September 25, 2009
Press Release, 09-18
USPTO and African Regional Intellectual Property Organization Sign Historic Workplan for Bilateral Cooperation
WASHINGTON — The Department of Commerce’s United States Patent and Trademark Office (USPTO) and the African Regional Intellectual Property Organization (ARIPO) have signed a historic Workplan for Bilateral Cooperation on intellectual property issues. Under Secretary of Commerce for Intellectual Property David Kappos and Director General of ARIPO Dr. Gift Huggins Sibanda signed the Workplan in Geneva at the United States Mission to the United Nations on September 24. This Workplan marks the first cooperative agreement between the USPTO and ARIPO and will serve to promote the development of effective intellectual property systems in ARIPO member countries.
“We look forward to working with our new partner to strengthen cooperative efforts and promote innovation,” noted Under Secretary of Commerce for Intellectual Property David Kappos. “By working together, our efforts to address common global challenges will meet with success.”
The Workplan will strengthen the bilateral relationship between ARIPO and USPTO; improve the administration of intellectual property protection systems; increase public awareness about the importance of intellectual property issues; and develop professional skills through information sharing and capacity building. As part of this agreement the USPTO plans to train ARIPO patent and trademark examiners to further develop their technical expertise and their capacity to respond to increasing workloads.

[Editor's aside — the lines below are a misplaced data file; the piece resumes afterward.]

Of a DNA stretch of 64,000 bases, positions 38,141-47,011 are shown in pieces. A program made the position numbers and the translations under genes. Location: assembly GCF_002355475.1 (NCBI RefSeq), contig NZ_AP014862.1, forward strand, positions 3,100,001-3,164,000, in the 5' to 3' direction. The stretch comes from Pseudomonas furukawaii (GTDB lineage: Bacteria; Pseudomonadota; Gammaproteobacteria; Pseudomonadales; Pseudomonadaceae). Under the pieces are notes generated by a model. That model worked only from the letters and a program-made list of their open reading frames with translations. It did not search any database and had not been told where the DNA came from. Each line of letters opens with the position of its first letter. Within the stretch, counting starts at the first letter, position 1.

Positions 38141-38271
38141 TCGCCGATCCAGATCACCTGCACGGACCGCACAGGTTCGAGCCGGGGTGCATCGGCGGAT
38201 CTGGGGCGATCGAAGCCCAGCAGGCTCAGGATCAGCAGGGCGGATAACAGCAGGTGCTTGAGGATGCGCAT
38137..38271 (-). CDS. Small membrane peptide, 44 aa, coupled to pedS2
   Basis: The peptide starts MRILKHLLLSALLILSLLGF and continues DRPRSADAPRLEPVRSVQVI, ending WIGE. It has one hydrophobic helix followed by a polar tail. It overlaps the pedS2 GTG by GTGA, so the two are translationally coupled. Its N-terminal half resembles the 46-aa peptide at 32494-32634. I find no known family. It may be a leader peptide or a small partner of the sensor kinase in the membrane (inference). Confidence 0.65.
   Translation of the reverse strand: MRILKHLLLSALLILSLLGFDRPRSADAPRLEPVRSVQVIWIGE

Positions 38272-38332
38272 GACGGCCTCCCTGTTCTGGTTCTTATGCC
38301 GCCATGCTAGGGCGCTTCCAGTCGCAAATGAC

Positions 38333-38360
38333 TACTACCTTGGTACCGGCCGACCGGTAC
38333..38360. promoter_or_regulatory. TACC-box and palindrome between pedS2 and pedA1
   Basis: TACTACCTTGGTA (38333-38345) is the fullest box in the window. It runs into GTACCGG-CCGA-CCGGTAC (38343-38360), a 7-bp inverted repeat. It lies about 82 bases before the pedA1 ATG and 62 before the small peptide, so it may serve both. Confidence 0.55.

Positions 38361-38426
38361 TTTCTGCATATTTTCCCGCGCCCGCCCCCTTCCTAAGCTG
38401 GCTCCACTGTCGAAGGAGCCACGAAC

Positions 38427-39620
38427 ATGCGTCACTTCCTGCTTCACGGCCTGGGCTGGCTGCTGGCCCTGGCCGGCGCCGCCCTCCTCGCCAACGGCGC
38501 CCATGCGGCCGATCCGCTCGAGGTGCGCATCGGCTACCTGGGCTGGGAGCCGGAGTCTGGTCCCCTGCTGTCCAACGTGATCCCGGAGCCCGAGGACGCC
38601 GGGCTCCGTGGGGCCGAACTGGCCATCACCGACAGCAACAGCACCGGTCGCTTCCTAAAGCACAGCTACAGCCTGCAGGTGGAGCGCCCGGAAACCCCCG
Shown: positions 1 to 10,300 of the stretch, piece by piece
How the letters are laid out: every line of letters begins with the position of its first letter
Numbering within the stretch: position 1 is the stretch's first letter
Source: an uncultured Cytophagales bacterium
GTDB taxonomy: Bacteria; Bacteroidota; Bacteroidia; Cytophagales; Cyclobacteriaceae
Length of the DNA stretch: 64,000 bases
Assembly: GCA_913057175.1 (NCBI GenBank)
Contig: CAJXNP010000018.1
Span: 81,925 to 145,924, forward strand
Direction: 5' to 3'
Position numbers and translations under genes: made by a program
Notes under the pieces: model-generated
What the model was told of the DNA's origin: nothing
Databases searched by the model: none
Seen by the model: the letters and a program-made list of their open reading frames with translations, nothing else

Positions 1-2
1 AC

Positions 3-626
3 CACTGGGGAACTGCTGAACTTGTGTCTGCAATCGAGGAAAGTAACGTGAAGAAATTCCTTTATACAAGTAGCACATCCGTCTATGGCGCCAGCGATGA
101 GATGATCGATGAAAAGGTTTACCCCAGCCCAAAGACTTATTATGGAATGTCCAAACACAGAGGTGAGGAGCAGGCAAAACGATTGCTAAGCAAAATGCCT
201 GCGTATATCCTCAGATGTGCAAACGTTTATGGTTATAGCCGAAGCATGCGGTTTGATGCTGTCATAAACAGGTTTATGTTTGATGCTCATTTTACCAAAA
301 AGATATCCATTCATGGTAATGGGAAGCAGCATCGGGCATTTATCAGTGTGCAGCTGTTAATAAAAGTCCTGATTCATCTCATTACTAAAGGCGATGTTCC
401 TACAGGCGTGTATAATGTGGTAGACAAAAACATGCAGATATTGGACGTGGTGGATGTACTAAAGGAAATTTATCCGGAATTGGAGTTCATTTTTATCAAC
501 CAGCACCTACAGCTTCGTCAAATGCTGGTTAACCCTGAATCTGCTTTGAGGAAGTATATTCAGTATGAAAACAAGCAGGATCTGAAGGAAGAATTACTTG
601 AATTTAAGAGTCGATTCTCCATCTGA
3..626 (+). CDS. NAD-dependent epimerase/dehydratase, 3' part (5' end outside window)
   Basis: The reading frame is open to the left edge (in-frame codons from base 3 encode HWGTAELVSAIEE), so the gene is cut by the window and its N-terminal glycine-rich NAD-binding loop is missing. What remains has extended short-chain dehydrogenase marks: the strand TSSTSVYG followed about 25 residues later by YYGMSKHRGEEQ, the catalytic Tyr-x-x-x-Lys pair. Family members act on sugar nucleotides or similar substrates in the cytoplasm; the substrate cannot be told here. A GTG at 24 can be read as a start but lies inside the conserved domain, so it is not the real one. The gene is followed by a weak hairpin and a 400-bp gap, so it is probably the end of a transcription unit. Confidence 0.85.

ARIPO, an intergovernmental organization comprised of 16 African countries, operates as a central intellectual property filing system. Signing an agreement of this type, with an organization having such a large and significant regional presence, will promote a level intellectual property rights (IPR) playing field for U.S. right holders in the burgeoning African marketplace. It will promote the protection and enforcement of IPR in the global market place by creating a more efficient and consistent application and registration process for U.S. and African right holders.